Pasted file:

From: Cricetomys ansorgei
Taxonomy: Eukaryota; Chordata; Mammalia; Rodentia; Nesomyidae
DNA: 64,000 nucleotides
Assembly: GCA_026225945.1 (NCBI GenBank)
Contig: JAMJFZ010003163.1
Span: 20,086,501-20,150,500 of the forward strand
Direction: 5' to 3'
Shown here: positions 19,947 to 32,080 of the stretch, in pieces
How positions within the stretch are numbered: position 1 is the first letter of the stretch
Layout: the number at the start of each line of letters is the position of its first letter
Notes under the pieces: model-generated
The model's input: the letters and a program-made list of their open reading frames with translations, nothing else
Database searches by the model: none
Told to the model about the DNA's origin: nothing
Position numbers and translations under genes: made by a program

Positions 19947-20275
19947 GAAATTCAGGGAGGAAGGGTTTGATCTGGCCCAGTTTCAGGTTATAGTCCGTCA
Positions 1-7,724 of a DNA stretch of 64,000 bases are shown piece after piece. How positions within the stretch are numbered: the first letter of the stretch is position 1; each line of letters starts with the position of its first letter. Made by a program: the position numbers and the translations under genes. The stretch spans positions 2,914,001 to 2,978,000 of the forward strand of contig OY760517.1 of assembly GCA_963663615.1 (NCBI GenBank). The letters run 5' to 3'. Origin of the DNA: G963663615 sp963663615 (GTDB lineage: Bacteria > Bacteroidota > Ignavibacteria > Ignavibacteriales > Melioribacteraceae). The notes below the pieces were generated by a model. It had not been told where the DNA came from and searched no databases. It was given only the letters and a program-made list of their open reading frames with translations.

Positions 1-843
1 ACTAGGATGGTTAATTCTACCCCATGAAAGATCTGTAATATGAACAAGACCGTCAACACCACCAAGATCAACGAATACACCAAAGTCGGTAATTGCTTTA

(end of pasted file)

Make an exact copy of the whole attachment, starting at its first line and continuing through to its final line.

From: Cricetomys ansorgei
Taxonomy: Eukaryota; Chordata; Mammalia; Rodentia; Nesomyidae
DNA: 64,000 nucleotides
Assembly: GCA_026225945.1 (NCBI GenBank)
Contig: JAMJFZ010003163.1
Span: 20,086,501-20,150,500 of the forward strand
Direction: 5' to 3'
Shown here: positions 19,947 to 32,080 of the stretch, in pieces
How positions within the stretch are numbered: position 1 is the first letter of the stretch
Layout: the number at the start of each line of letters is the position of its first letter
Notes under the pieces: model-generated
The model's input: the letters and a program-made list of their open reading frames with translations, nothing else
Database searches by the model: none
Told to the model about the DNA's origin: nothing
Position numbers and translations under genes: made by a program

Positions 19947-20275
19947 GAAATTCAGGGAGGAAGGGTTTGATCTGGCCCAGTTTCAGGTTATAGTCCGTCA
Positions 1-7,724 of a DNA stretch of 64,000 bases are shown piece after piece. How positions within the stretch are numbered: the first letter of the stretch is position 1; each line of letters starts with the position of its first letter. Made by a program: the position numbers and the translations under genes. The stretch spans positions 2,914,001 to 2,978,000 of the forward strand of contig OY760517.1 of assembly GCA_963663615.1 (NCBI GenBank). The letters run 5' to 3'. Origin of the DNA: G963663615 sp963663615 (GTDB lineage: Bacteria > Bacteroidota > Ignavibacteria > Ignavibacteriales > Melioribacteraceae). The notes below the pieces were generated by a model. It had not been told where the DNA came from and searched no databases. It was given only the letters and a program-made list of their open reading frames with translations.

Positions 1-843
1 ACTAGGATGGTTAATTCTACCCCATGAAAGATCTGTAATATGAACAAGACCGTCAACACCACCAAGATCAACGAATACACCAAAGTCGGTAATTGCTTTA